Because it is a teaching hospital, I've had many doctors still in the residency stage. The most serious cases go to faculty. Had someone referred me to faculty, I would have been even more frightened. Despite changes, one of my oncologists and I still email and she will probably be visiting at some time in the future.

This was the second time I'd seen Dr. F. He remembered so many things about our visit three months before that wasn't in the record. Of Italian origin, he often sails by our house. He gave me the choice of French or English and because 98% of my treatment has been in French, I took the lazy way and we spoke in English/Franglais.

The best part of the exam? All is good. I was nervous for no reason and that is a very good thing.

Thursday, May 10, 2018

What to think

We are in Switzerland and Germany for the next 12 days. Sherlock is being taken care of by an Australian couple whom we chose from 33 applications thru Trusted Housesitters.

I wonder what they will think about us from our home. When we've house sat or house swapped whether or not we meet the owners, we can tell somethings about them and not judgmentally. It is more like learning about new friends only without words.

When you walk into our house you go directly to the clothes drying area. Certainly not pretty.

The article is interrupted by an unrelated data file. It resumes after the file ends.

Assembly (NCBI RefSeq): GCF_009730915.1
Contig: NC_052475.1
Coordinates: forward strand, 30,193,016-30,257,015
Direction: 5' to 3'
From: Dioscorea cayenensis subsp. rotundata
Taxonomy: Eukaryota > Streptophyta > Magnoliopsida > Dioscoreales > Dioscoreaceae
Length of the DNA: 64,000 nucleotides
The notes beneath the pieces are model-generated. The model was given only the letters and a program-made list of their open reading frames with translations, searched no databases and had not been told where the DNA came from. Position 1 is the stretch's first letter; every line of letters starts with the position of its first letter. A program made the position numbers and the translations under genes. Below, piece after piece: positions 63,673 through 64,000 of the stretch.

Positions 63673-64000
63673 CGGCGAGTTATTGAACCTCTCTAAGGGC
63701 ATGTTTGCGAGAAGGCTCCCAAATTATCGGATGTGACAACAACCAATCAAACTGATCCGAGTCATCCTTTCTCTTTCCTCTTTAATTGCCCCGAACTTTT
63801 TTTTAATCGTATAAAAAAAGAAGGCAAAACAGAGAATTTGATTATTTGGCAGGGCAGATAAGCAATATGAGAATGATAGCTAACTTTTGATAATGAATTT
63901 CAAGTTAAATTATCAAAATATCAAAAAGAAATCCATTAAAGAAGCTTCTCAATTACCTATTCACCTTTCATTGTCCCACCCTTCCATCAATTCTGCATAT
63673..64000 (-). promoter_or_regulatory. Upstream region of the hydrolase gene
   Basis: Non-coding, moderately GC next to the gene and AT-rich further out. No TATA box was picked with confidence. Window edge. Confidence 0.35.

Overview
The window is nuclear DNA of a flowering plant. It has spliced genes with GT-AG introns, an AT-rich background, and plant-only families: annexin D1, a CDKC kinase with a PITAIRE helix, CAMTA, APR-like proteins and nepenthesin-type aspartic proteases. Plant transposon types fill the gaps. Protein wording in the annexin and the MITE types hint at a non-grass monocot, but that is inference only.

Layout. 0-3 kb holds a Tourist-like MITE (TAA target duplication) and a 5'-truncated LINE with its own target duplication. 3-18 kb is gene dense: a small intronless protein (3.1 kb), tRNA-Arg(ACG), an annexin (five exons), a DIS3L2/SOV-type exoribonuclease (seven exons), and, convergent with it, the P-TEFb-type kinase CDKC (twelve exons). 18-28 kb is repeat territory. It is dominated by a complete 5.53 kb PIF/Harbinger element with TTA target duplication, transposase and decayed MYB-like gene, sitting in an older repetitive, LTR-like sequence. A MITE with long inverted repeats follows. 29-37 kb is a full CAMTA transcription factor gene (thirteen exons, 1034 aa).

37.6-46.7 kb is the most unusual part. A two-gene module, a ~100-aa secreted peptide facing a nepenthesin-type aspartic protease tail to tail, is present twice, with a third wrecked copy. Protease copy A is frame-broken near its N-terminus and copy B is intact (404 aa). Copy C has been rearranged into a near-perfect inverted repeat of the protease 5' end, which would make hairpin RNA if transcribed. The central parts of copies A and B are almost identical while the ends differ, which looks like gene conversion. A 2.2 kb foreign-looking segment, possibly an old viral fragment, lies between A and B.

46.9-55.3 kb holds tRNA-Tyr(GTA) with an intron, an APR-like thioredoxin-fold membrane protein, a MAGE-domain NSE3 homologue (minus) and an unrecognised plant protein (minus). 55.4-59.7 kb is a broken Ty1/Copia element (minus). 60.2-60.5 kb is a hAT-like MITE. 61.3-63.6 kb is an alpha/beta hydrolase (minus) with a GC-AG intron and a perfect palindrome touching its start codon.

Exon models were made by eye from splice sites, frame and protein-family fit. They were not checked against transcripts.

But then you come to a long galley way leading through to the next street. It covers Rick's office area, the living and dining area, kitchen, hall and bathroom.

There would be a good guess that we like art. Our walls are filled with paintings, most by local artists.

That we are readers are no doubt by the books. These are eclectic from a special edition with every document from the early American Massachusetts settlers to detective stories with a few political thrown in.

DVDs are often older US TV serials.

Hmm...anglophones live here.

Both the books and DVDs are more based on what is available in English in a francophone country. It is a see it, grab it mentality we have although we order books from other countries for our Kindles. Since mail delivery in France seems to be more a suggestion than anything else, we often are surprised when our order is delivered, but anyone house sitting wouldn't know that.

Our furniture is eclectic too, mostly bought from depot ventes, used furniture stores. A handmade desk, carved with a medieval craftsman workshop is certainly different.

There are many quilts. There were handmade by Rick's mom and my grandmother, but again a house sitter wouldn't know that.

They may be glad there's a washer and dishwasher but wish there was a dryer.

They may imagine a glass of wine on the patio.

The age of the house is only partially apparent in the stone walls and old beams.

Our bathroom lacks a bidet but it has a hose next to the toilet much like those used in Syria and other countries for hygeine.

They will learn about our friends and acquaintances when they walk down the street because Sherlock is talked to by almost everyone. I've even warned them about a teenage boy who will run up to Sherlock and pick him up an much face washing will go on.

Before we left we shared lunch and village tour with our house sitters to make sure they felt at home.

Our house sitters immediately developed a rapport with Sherlock, which is the most important thing. When we left Sherlock was on the man's lap.

Sherlock does care about possessions which he stores in the horde. After all an empty Coke bottle, several scraggly tennis balls, tug toys, a black stuffed animal and a rawhide bone. What can I tell about his character from it?

He's playful.